The Golden Rule of Barefoot Trimming

The Golden Rule of Barefoot TrimmingThere’s a lot of talk about what trimming methods to use, what should, or should never be done to a hoof.

I frequently hear people, particularly online, trying to boil down a ‘good’ trim into a catch phrase or 1 simple rule.  Is there such a thing as a golden rule of barefoot trimming?

Here are some of the things I’ve heard:

    • The most important part of the trim is the mustang roll
    • Never trim the frog
    • Let the horse find it’s own balance
    • Remove all the flare
    • Don’t remove flare
    • Remove only the bottom part of the flare
    • Never touch the sole
    • Remove the wall from ground bearing
    • Trim the bars out
    • Hooves don’t need trimming

It sounds great doesn’t it? If you don’t know enough about trimming to make your own decisions, having a simple golden rule to follow makes you feel like you understand.

Understanding

Even the good old ‘DO NO HARM’ the golden rule of all golden rules! But what if you don’t have sufficient knowledge to know what will and won’t cause harm. What if you’re following a golden rule, which doesn’t actually apply to your horse.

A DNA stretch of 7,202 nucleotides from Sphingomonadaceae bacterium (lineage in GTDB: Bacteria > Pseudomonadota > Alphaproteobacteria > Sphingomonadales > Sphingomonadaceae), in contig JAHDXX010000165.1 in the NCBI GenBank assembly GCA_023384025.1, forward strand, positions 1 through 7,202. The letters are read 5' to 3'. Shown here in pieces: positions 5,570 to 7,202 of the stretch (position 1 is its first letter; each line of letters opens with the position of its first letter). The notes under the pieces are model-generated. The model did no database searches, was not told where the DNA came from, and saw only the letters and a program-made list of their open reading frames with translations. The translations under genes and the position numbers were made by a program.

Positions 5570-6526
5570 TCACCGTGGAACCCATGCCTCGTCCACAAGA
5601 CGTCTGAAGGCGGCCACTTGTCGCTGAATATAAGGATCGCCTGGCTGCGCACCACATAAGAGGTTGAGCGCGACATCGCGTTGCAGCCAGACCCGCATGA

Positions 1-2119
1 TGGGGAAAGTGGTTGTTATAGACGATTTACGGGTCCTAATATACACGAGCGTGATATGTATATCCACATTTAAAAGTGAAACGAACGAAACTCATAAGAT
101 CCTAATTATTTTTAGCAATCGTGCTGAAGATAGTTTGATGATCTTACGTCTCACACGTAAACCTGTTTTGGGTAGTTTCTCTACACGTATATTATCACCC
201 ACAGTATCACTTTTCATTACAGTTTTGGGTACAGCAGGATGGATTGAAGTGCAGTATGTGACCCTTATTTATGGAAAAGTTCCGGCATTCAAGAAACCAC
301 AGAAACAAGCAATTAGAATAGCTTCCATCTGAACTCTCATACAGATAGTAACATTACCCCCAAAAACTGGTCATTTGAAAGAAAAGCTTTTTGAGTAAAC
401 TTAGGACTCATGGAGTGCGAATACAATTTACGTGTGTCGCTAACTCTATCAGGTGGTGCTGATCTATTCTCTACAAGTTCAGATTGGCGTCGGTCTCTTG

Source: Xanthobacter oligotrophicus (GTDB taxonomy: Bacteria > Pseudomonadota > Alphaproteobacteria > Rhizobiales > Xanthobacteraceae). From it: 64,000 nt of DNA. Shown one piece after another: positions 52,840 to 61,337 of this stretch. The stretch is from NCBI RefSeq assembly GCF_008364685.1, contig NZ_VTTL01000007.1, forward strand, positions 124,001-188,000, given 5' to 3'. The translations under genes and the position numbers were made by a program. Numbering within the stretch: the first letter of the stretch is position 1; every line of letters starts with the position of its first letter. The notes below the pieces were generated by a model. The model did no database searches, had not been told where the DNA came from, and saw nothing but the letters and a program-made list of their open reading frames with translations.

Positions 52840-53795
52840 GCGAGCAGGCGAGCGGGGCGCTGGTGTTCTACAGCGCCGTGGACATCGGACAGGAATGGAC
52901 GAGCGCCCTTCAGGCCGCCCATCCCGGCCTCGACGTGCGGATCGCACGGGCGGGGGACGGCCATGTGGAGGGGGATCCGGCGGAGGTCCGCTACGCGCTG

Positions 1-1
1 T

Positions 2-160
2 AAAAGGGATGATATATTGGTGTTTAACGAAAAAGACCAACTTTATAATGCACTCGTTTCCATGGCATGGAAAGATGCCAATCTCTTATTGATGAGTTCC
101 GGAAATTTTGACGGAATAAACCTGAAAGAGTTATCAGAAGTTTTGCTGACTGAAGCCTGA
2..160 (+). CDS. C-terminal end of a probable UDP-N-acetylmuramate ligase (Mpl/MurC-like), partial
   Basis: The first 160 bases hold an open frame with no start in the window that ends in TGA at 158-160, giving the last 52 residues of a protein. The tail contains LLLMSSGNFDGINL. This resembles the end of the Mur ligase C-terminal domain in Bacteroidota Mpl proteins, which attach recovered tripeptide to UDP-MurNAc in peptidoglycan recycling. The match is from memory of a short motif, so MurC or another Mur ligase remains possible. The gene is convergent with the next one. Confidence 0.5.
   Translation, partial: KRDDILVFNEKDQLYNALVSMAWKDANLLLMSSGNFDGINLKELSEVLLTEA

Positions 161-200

The truth is, you need to understand what will and won’t cause harm. Not even professionals with years of experience get this right every time. How could they. We’re all comfortable with the idea that we’re learning more every day. But what that means is – there’s massive amounts we don’t know or understand yet.

If the top scientists and professionals don’t know it all, then there are gaps in everyone’s knowledge, and that means no-one is perfect all the time. Again we’re happy with the idea that humans make mistakes, but none of us want those mistakes to happen on our horses! Well we can’t have it all ways.

Also – you can’t have nice comfortable little golden rules to follow.

  • A mustang roll means nothing if the foot is too short, or out of balance, or suffering from pathology, riddled with infection, suffering from poor nutrition or if the hoof wall is so weak, it’s too thin, or not in contact with the ground.
  • What if the frog needs trimming. What if the horse has grown ½ inch of heel and frog, are you going to trim the heels into balance and leave the frog ½ inch higher than the rest of the foot? You would if you were following the rule!
  • Let the horse find it’s own balance. What if the horse is lame, has conformational issues, or old injuries which cause serious imbalance. If I followed that rule on some horses I know, they wouldn’t have the sole of their foot on the ground. They’d be walking on the wall of the side or the front of the hoof. That’s not their balance. That’s their imbalance.
  • The next 3 golden rules about flare contradict each other. Sounds like flare is confusing. Do you know the difference between flare and a stretched white line – from the outside they look similar.